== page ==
Effect of home mechanical in-exsufflation on hospitalisation and life-style in neuromuscular disease: A pilot study

Authors

  • Fiona CE Moran,

    Corresponding author
    • Department of Physiotherapy, Royal Children's Hospital, Melbourne, Victoria, Australia
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  • Alicia Spittle,

    1. Department of Physiotherapy, University of Melbourne, Melbourne, Victoria, Australia
    2. Murdoch Children's Research Institute, Melbourne, Victoria, Australia
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  • Clare Delany,

    1. Department of Children's Bioethics Centre, Royal Children's Hospital, Melbourne, Victoria, Australia
    2. Department of Physiotherapy, University of Melbourne, Melbourne, Victoria, Australia
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  • Colin F Robertson,

    1. Department of Respiratory Medicine, Royal Children's Hospital, Melbourne, Victoria, Australia
    2. Department of Paediatrics, Melbourne School of Health Sciences, University of Melbourne, Melbourne, Victoria, Australia
    3. Murdoch Children's Research Institute, Melbourne, Victoria, Australia
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  • John Massie

    1. Department of Respiratory Medicine, Royal Children's Hospital, Melbourne, Victoria, Australia
    2. Department of Paediatrics, Melbourne School of Health Sciences, University of Melbourne, Melbourne, Victoria, Australia
    3. Murdoch Children's Research Institute, Melbourne, Victoria, Australia
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  • Conflict of interest: All authors have no conflicts of interest to disclose.
  • This study was performed at The Royal Children's Hospital, Melbourne, Australia.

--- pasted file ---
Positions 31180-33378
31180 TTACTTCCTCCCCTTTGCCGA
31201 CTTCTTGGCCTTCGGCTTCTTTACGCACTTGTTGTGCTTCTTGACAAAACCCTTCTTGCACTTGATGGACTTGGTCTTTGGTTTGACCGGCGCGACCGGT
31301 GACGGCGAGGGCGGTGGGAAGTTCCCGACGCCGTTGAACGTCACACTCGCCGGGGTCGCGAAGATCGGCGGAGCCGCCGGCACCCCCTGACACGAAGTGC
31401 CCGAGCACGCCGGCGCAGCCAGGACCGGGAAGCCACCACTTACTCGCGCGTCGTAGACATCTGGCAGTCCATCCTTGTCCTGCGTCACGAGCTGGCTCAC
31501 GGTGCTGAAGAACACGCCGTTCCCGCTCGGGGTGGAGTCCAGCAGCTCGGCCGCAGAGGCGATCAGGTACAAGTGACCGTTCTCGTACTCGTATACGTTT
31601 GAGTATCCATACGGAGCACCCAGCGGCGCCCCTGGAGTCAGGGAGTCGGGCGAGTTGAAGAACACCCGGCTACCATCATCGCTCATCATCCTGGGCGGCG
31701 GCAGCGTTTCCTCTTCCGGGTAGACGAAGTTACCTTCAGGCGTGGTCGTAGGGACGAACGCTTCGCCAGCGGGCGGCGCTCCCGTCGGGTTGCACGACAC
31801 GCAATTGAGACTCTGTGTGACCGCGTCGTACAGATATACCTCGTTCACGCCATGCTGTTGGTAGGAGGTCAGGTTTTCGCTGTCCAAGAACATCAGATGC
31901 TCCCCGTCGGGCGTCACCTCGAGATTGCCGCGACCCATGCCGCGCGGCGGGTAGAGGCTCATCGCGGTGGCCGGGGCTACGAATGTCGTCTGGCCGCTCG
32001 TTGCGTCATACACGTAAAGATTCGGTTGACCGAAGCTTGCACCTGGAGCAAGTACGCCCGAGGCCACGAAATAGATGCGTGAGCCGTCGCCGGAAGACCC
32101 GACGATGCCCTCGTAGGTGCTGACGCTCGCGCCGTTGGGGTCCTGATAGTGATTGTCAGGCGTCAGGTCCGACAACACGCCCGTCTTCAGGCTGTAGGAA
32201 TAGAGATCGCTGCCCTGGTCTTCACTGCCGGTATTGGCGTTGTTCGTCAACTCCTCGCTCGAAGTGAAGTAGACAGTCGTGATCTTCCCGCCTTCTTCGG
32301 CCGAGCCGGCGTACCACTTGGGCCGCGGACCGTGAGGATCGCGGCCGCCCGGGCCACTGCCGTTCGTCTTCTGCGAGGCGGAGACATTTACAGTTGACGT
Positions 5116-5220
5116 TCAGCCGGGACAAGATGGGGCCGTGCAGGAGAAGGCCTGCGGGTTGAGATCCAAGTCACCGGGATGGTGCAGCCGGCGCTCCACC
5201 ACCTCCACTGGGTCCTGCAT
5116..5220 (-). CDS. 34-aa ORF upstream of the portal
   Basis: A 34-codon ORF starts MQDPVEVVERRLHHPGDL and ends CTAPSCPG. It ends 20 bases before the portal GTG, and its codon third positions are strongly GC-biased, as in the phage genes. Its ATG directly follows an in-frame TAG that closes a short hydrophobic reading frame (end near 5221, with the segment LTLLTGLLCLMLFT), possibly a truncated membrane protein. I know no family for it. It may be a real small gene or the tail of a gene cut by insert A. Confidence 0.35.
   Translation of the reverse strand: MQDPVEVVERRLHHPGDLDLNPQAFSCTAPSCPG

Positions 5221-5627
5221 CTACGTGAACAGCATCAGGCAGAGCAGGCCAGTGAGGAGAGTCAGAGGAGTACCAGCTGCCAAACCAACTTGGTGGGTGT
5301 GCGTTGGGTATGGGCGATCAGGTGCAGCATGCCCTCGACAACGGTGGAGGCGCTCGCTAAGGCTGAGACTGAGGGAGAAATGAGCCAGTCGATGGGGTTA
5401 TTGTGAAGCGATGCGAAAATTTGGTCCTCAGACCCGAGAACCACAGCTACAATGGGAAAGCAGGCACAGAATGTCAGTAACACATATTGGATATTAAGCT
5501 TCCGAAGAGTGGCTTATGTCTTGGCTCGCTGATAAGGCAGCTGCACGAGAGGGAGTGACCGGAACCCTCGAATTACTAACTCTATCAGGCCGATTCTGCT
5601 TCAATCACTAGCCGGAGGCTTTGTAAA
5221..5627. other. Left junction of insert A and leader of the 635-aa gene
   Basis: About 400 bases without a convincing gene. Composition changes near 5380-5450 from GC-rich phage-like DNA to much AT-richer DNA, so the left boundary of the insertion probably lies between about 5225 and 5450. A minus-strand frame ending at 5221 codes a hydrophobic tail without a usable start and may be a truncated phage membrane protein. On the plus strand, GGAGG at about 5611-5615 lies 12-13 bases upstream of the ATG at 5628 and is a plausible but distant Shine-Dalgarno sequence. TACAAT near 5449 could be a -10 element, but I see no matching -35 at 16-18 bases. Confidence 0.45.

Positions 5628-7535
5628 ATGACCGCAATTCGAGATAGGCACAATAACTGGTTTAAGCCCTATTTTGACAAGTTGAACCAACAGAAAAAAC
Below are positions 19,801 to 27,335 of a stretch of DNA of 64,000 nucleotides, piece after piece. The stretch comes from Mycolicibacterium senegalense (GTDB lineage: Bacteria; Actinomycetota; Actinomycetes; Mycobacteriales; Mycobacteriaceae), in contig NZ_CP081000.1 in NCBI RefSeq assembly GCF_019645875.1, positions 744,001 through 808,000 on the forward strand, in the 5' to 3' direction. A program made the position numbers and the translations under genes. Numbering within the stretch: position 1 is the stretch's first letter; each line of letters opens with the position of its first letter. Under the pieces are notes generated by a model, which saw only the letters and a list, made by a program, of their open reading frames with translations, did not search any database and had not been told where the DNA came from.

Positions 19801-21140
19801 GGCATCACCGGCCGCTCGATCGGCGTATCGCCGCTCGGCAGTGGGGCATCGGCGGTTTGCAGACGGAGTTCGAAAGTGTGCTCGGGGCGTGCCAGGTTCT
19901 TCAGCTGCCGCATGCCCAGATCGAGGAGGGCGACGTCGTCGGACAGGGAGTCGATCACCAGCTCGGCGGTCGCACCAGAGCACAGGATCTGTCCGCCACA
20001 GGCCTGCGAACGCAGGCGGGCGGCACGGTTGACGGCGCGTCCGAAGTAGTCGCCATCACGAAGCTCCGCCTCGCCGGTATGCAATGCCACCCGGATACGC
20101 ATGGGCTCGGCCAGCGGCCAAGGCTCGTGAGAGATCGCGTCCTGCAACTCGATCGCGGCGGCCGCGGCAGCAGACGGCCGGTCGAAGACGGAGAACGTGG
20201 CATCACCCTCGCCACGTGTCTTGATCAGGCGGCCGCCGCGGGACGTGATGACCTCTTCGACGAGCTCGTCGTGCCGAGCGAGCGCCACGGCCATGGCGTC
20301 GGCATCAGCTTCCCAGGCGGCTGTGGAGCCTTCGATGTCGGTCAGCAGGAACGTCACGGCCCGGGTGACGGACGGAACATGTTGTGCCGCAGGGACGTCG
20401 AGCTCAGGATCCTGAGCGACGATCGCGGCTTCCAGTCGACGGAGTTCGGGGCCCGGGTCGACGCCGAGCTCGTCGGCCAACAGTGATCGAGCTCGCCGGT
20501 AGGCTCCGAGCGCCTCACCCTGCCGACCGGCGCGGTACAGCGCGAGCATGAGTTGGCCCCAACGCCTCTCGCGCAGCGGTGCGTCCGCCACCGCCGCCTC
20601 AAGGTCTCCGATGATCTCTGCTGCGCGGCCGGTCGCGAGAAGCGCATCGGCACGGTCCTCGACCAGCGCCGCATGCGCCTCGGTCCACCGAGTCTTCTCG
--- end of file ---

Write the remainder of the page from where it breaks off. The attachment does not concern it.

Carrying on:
• No funding was received for this study.

Correspondence: Miss Fiona CE Moran, Department of Physiotherapy, Royal Children's Hospital, Flemington Road, Parkville, Vic. 3052, Australia. Fax: +613 9359 1546; email: fiona.moran@rch.org.au

Abstract

Aim

Mechanical in-exsufflation (MI-E) augments the weakened cough of patients with neuromuscular disease (NMD), clearing secretions and overcoming atelectasis. Little has been published on the impact of MI-E alone on rates of hospitalisation and quality of life (QOL). The aim of this study was to assess the impact of home MI-E on hospital admissions and life-style in children with NMD.

Methods

A retrospective chart review was performed on children using MI-E, including data on the number of admissions to hospital, length of stay and hours of ventilation. A parental survey was used to gather information on the impact of MI-E on life-style for the child and family.

Results

Ten children with NMD (seven spinal muscular atrophy, two Duchenne muscular dystrophy and one centronuclear myopathy) using MI-E at home were identified. MI-E use commenced at mean age of 8.5 years (range 1.1–16.9) with 1.4 years of use (range 0.3–3.8). MI-E pressures ranged from +/−30 to 40 cmH2O with no complications reported. There was a significant reduction in hospital days at 6 (P = 0.036) and 12 (P = 0.028) months following commencement of home MI-E compared with the same period preceding MI-E use. The survey highlighted positive benefits of MI-E use, in particular the ability to treat many pulmonary exacerbations at home.

Conclusions

Home MI-E use by children with NMD can reduce hospitalisation and benefit families by maintaining their child at home.

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